Next London Theatre Seminar, 2 February 2017, with Ayumi Fujioka and Jim Davis

Please join us for our next London Theatre Seminar on Thursday, 2 February in the University of London Senate House (Room 104 Torrington Room). This seminar will feature two papers from Ayumi Fujioka  (Sugiyama University, Japan and Visiting Scholar, SOAS) and Jim Davis (University of Warwick). It starts at 6.30 PM and will close at 8.30, to reconvene in a local pub.

This talk is supported by the Japan Society for the Promotion of Science (JSPS) London.

We hope to see you there!

Broderick, Louise, and Bryce


Ayumi Fujioka, ‘Early 20th Century Transcultural Popular Entertainment in the British and Japanese Theatre: From Edwardian Musical Comedy to Teigeki Actress Plays’ 

Musical comedy performed by the Gaiety Girls was noted as an enormously popular genre by attracting a large number of audiences in Britain at the turn of the 20th century, and this unique theatre entertainment soon spread and flourished in various parts of the world. However, it is barely known that Japanese modern theatre encountered British Edwardian musical comedy and adapted it to its own theatre entertainment, Teigeki (the Imperial Theatre) Actress Plays. A Japanese playwright, Taro Masuda and an actress, Ritsuko Mori, both stayed in the UK and later contributed to the sparkle of Teigeki Actress Plays (1911–1929). This paper explores how British musical comedy was introduced to Japanese modern theatre by focusing on the work of Masuda and Mori to clarify the transferring of femininity on stage and consider audience perception of it in both countries.   

Ayumi Fujioka is a visiting scholar at SOAS, University of London (UK, 2016-2017) and an associate professor in Theatre Studies, School of Cross-Cultural Studies at Sugiyama University (Japan). Her research is centred on various aspects of the Edwardian Theatre. She currently conducts research on the intercultural relationship between British and Japanese theatre during Edwardian era. She has edited a book: ‘Dan Leno and Pantomime-Wonderland’, ‘An Imagined National Theatre: the Royal Court Theatre’, Theatres and Theatre-World in London: A History of Modern British Theatre, Asahi Press (2015), and co-edited books: ‘The Birth of Repertory Theatre Movement’, Critical Aspects of Theatre Studies vol.2, Sankei-sha (2015), ‘The Emergence of an Actress Who Tells the Story of Herself; Elizabeth Robins in British Modern Theatre’, Critical Aspects of Theatre Studies vol.1, Sankei-sha (2011). Her research is aided by grants both from Sugiyama University and the Japan Society for the Promotion of Science. 

Jim Davis, ‘Some Aspects of Anglo-Australian Cultural Exchange 1880-1960’  

This paper seeks to investigate cultural exchange between England and Australia 1880-1960, suggesting that the performing arts enjoyed a certain degree of two-way traffic between the two countries. Anglo-Australian cultural relations in the late-nineteenth and early-twentieth century have often been discussed in terms of cultural imperialism and cultural cringe. The visit of Laurence Olivier and Vivien Leigh to Australia in 1948, for instance, has been described as a royal progress and they and many other English actors and performers have been defined in terms of the ambassadorial role they played when visiting Australia. There is no doubt that some visiting performers could be quite patronising and condescending in their attitude towards the Australian public, while some Australian audiences were quite sycophantic in their response to English actors. Yet there is also a need to recognise the complexity of cultural interaction between Australia and England from the 1880s onwards and to move towards a more sophisticated model for its analysis. Taking several cases, including Bland Holt’s Australianised melodramas in the early twentieth century and Robert Helpmann’s career in Britain and Australia, the paper will argue for a more complex cultural relationship between the countries, especially through more popular forms of entertainment, than is sometimes acknowledged.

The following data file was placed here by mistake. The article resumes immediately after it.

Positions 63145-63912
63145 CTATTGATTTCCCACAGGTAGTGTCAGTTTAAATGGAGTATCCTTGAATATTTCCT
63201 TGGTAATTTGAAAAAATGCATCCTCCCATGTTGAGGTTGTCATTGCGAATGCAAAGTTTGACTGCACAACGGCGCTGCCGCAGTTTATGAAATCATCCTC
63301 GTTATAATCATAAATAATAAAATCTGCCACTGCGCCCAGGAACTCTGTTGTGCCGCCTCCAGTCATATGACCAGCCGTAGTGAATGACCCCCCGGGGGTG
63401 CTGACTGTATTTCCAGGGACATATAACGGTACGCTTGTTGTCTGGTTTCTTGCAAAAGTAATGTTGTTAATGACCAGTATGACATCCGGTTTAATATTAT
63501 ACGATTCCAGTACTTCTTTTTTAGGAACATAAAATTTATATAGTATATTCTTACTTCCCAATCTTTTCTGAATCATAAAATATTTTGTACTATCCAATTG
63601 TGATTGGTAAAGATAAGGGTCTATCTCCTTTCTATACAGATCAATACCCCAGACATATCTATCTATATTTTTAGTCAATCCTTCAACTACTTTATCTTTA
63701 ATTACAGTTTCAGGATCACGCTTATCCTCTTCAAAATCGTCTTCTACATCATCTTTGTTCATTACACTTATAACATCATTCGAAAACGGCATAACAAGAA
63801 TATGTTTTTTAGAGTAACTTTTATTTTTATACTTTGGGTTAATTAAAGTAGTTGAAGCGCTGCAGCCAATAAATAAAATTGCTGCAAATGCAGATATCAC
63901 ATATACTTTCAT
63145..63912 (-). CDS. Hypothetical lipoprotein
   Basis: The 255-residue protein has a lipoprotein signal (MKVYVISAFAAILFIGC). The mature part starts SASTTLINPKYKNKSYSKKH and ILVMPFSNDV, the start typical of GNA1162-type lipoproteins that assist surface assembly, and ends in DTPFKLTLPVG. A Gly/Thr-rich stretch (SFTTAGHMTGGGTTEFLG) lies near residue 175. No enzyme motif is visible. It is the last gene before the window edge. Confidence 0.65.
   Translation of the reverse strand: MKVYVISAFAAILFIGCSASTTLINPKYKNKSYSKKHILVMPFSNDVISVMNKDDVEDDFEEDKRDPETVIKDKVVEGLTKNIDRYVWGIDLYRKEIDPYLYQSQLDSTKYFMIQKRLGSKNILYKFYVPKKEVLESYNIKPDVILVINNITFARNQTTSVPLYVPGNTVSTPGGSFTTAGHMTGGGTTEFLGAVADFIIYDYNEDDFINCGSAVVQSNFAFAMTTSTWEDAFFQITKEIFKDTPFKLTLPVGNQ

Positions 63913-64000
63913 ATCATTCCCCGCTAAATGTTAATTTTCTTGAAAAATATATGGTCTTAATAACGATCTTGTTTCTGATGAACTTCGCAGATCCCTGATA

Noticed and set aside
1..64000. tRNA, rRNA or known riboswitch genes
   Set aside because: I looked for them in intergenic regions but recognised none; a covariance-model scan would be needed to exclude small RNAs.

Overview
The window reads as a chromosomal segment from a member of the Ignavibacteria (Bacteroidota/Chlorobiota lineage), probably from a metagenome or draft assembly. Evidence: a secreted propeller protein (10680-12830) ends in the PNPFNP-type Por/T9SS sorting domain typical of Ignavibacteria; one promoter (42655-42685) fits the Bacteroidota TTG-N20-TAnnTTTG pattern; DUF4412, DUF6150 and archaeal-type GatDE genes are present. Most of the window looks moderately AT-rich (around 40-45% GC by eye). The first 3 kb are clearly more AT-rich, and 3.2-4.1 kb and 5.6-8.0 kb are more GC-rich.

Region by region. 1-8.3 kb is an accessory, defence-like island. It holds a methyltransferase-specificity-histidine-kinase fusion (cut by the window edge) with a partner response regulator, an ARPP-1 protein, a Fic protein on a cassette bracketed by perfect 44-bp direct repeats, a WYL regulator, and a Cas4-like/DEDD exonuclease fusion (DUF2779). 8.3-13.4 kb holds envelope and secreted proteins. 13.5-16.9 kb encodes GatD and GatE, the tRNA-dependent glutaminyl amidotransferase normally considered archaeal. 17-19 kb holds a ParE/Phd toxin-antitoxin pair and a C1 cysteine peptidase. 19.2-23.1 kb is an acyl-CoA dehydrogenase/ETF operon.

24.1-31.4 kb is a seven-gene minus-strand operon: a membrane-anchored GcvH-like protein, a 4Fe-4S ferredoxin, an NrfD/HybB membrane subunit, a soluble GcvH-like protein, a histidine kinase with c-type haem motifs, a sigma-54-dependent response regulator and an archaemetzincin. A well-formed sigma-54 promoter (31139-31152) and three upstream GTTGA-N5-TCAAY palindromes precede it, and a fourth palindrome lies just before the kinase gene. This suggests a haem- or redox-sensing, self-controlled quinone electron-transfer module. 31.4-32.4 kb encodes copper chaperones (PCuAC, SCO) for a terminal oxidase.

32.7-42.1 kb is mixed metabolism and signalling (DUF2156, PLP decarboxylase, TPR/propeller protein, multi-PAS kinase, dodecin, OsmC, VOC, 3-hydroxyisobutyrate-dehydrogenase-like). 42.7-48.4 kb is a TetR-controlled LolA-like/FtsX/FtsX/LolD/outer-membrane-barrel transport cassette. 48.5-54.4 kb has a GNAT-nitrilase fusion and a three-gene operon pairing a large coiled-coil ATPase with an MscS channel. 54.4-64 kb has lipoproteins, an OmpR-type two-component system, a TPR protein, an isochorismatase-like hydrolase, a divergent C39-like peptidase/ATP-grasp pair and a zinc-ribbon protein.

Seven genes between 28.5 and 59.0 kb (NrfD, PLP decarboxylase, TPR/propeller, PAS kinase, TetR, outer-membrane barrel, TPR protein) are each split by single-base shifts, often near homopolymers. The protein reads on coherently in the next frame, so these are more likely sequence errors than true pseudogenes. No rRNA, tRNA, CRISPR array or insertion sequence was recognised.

Jim Davis is Professor of Theatre Studies at the University of Warwick holds a BA (Hons) in English and MA from Oxford University and a PhD in Drama from Exeter University. He joined the University of Warwick in 2004 after eighteen years teaching Theatre Studies at the University of New South Wales in Sydney, where he was latterly Head of the School of Theatre, Film and Dance. In Australia he was also President of the Australasian Drama Studies Association (the tertiary association of drama teachers), and member of the Board of Studies of the National Institute of Dramatic Art. He was an assessor for the Australian National Playwrights’ Conference, and co-organiser of the first conference held in Australia by the International Federation for Theatre Research. Prior to leaving for Australia he spent ten years teaching in London at what is now Roehampton University.